ng-template, ng-container, and ng-content in Angular

May 01, 2018

<ng-template>, <ng-container> and <ng-content> are all Angular elements used for rendering HTML, but what do they actually do? Why do we need three, and why can’t I just use regular HTML elements like divs? I’ve been burned and confused by these elements in the past so I endeavoured to try to understand the reasoning behind them.


Ever seen <ng-template>s in a code base and thought they looked cool, so you put some HTML into one to try to look cool too, only to be completely baffled by why it wasn’t showing up on the screen or in the DOM? Only me? Cool…

The ng-template element is conceptually similar to the HTML <template> element. From MDN:

“The HTML <template> element is a mechanism for holding client-side content that is not to be rendered when a page is loaded but may subsequently be instantiated during runtime using Javascript.”

So why would we ever want to write HTML that’s not rendered on page load? A really good use case is when creating reusable templates that can be used as needed and instantiated dynamically based on data or other input retrieved at runtime.

The same concepts apply to Angular’s <ng-template>. If you put some HTML inside of an <ng-template> tag, it not only won’t be on the screen, but it won’t be in the DOM either. Angular will replace the <ng-template> tag and its contents with a comment. The key is that <ng-template>s will only be displayed if used in partnership with a structural directive. We need something to tell Angular that we want to use this template. This can be easily accomplished using template variables.

You will never see me :(
<ng-template *ngIf="showContents">
You still won’t see me (even though I’m using a structural directive, there’s nothing that's telling Angular to use me)
<ng-template *ngFor="let item of items">
No dice (same reason as *ngIf above)
<div *ngIf="!showTemplate else template">
<ng-template #template>
Finally I am seen! (When showTemplate is true)
view raw app.template.html hosted with ❤ by GitHub

So just putting a structural directive on an <ng-template> isn’t enough to tell Angular we want to use the template, but we can use other elements to specify when they want to show our <ng-template> by attaching our #template local template variable.

A rendered <ng-template> doesn’t itself get turned into a DOM element, only the contents are rendered to the DOM. So when the above example is rendered, the <ng-template> wrapper element does not get turned into a DOM element in the same way a container div would; only the content text ends up on the DOM.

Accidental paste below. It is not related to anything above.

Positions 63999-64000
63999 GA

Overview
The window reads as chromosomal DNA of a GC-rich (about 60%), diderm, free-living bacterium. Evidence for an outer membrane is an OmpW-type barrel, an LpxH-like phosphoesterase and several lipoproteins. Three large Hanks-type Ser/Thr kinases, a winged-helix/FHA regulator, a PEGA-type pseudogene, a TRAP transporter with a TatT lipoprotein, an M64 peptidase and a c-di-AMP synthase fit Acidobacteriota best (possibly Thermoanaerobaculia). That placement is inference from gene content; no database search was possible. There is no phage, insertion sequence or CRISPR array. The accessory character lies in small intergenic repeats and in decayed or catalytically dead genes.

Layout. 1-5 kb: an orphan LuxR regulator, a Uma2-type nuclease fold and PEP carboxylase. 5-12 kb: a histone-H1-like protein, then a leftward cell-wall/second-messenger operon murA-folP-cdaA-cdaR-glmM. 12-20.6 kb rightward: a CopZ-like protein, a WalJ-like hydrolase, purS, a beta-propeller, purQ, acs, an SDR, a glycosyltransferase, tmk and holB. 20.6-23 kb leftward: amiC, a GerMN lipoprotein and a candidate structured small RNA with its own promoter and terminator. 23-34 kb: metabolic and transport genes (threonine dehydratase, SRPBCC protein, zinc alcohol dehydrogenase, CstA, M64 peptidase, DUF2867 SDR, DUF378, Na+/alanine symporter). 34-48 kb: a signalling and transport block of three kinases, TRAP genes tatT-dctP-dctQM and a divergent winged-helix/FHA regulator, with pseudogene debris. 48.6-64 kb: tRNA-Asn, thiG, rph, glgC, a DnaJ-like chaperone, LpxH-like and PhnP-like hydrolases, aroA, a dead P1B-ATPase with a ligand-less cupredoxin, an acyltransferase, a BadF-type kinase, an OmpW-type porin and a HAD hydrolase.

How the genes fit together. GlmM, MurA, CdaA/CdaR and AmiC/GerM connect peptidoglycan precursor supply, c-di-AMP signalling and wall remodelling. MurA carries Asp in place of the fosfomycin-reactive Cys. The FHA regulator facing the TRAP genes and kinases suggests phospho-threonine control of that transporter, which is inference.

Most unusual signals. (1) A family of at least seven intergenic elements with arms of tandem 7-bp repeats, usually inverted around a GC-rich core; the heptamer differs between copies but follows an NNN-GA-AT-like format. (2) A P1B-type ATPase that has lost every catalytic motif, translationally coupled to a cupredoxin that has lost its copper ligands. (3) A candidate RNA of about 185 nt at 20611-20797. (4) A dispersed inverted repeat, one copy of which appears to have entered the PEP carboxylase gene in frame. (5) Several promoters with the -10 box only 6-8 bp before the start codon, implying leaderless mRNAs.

<ng-container> is an Angular grouping element that is similar to <ng-container> in that it doesn’t represent a DOM element. The difference is that it will always be rendered, whereas an <ng-template> will only be rendered if it is explicitly requested. <ng-container>s are useful anywhere you need an extra container for some template elements, but don’t want to (or can’t) create a container such as a div to hold them with due to syntax or style constraints.

For example, it is not allowed in Angular to put two structural directives on the same element. If you needed to loop through an array and display a <tr> for each element, but only if a different condition was met, you may want to put both an *ngFor and *ngIf on the <tr> element. Angular does not allow this, however, and wrapping the <tr> in a <div> to hold one of the structural directives is not valid HTML. The utility of <ng-container> shines here, where we can use the <ng-container> to hold a structural directive and contain the <tr></span> without breaking the HTML layout.

You can see me! (Without any help from structural directives)
<ng-container *ngFor="let item of items">
<tr *ngIf="item > 1">
view raw app.template.html hosted with ❤ by GitHub

And despite the fact that the <ng-container> will always be rendered, even if the item doesn’t meet the inner condition, no extra elements will be added to the DOM since the <ng-container> alone doesn’t represent a DOM element.


We can bring together the <ng-container> and <ng-template> elements using the *ngTemplateOutlet structural directive. This directive allows us to instantiate a <ng-template> anywhere on the page.

<ng-container *ngTemplateOutlet="template">
<ng-template #template>
view raw app.template.html hosted with ❤ by GitHub

Placing this directive on an <ng-container> element allows us to place an instance of a template wherever we need it. *ngTemplateOutlet can also take a context object as input, which becomes available for binding by the local template let declarations.

<ng-container *ngTemplateOutlet="template; context: contextObj">
<ng-template #template let-food="donut">
view raw app.template.html hosted with ❤ by GitHub

contextObj = {
donut: "Old fashioned glazed"
view raw app.component.ts hosted with ❤ by GitHub


<ng-template>, <ng-container>, andngTemplateOutlet are all used (sometimes in combination) to instantiate and place HTML templates in a view, and <ng-content> serves a similar role in a slightly different way. <ng-content> is used for projecting content into components. Any component that will accept other components between its opening and closing tags will use an <ng-content> to indicate where that content should be placed.

If we create a SomeComponent component, we can indicate that it can take projected content by using the <ng-content> tag to indicate where the projected content should go.

<h1>Above the projected content</h1>
<p>Below the projected content</p>

And then wherever we use SomeComponent, we can insert any template elements between its opening and closing tags as the projected content.

<h3>I am the projected content!</h3>
view raw app.template.html hosted with ❤ by GitHub